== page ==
Genome Canada and the Canadian Institutes of Health Research (CIHR) today announced a $3.3 million investment in Can-SHARE – a pan-Canadian program that will enable innovation in the use of genomic data for health care for patients in Canada and worldwide. This program will create the policies and tools for Canadian clinicians and researchers to share genomic and clinical datasets across Canada and with international partners.
As the year draws to a close, we are delighted to mark Genome Canada’s 15-year anniversary. Since our inception in 2000, Genome Canada, in collaboration with six regional Genome Centres (Genome British Columbia, Genome Alberta, Genome Prairie, Ontario Genomics, Génome Québec and Genome Atlantic), proudly lead Canada’s genomics enterprise.
Genome Canada, in partnership with the Canadian Institutes of Health Research (CIHR), is seeking proposals for research projects to address any aspect of bioinformatics and computational biology (B/CB) as it relates to genomics. Proposals with applications across all of Genome Canada’s sectors are welcome. These include agriculture & agri-food, fisheries & aquaculture, forestry, energy, environment, human health and mining.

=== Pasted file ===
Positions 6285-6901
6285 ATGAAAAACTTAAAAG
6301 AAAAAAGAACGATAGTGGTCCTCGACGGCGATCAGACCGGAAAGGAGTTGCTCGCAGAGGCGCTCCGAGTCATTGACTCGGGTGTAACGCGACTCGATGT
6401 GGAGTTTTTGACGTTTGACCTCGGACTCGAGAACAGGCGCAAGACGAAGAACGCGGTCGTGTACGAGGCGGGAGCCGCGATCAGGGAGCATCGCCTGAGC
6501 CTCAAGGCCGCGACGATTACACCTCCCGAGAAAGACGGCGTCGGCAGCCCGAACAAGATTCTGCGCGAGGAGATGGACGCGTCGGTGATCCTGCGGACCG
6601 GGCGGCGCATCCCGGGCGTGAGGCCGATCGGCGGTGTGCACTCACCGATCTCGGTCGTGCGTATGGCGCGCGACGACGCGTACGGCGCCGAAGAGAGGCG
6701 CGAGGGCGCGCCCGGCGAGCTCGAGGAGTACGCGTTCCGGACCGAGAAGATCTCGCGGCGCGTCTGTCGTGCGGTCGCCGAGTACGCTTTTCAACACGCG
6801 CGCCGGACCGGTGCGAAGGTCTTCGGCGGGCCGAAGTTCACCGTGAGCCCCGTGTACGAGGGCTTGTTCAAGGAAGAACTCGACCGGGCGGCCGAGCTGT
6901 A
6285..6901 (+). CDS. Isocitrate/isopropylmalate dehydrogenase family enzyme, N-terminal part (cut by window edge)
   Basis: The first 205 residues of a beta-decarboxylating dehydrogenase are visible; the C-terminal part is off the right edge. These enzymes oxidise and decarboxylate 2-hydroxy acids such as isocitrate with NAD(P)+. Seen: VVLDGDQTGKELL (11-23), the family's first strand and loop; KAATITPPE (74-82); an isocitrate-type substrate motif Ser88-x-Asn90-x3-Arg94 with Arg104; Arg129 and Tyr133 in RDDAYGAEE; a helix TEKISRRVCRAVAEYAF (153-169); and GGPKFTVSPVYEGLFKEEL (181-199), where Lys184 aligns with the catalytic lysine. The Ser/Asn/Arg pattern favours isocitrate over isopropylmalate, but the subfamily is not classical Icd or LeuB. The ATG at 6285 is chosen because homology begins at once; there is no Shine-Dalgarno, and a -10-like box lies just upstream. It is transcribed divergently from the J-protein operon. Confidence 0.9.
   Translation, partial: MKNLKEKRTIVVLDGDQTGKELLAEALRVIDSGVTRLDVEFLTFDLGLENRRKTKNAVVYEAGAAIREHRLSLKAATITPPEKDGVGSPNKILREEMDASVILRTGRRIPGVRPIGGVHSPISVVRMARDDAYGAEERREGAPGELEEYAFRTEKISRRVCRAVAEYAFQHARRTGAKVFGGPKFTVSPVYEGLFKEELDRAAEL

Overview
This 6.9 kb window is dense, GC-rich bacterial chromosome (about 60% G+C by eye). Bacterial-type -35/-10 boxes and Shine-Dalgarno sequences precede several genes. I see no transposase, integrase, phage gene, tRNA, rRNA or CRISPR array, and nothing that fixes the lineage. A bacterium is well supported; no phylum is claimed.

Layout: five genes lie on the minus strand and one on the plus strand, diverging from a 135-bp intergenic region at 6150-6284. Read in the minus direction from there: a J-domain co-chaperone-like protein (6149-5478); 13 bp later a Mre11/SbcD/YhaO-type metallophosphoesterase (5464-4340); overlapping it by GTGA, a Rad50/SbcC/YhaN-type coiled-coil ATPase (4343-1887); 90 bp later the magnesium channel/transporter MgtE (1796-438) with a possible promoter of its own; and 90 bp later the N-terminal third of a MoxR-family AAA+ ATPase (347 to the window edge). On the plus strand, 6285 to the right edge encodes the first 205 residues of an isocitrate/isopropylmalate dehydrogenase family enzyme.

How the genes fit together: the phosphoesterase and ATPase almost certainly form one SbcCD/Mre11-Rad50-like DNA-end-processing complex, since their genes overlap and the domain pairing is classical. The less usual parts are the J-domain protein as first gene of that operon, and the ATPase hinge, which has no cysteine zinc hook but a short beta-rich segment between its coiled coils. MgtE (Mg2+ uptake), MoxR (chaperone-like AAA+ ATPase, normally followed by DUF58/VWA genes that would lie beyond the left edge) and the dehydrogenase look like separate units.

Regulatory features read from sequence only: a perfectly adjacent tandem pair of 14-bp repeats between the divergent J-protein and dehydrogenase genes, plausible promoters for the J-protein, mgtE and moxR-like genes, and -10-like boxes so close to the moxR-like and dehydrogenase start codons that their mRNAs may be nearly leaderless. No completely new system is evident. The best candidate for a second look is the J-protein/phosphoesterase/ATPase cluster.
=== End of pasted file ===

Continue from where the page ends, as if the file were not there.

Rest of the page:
Canada now stands at the edge of an information and communications revolution of transformative social, economic and cultural impact.
The world’s increasing population, the corresponding growing demand for food, and climate variability will have profound impacts on the productive capacity of both oceans and agricultural lands. The knowledge of the genomic make-up, function and interaction of plants, livestock, fish and other species, has been rising, but its application to agricultural and aquatic productivity and food safety has been largely untapped until today.
Genome Canada (GC) and the Social Sciences and Humanities Research Council (SSHRC)have signed a joint initiative agreement to jointly support social sciences and humanities research and related activities pertaining to genomics, with one of the first initiatives focusing on societal implications of disruptive innovation in genomics.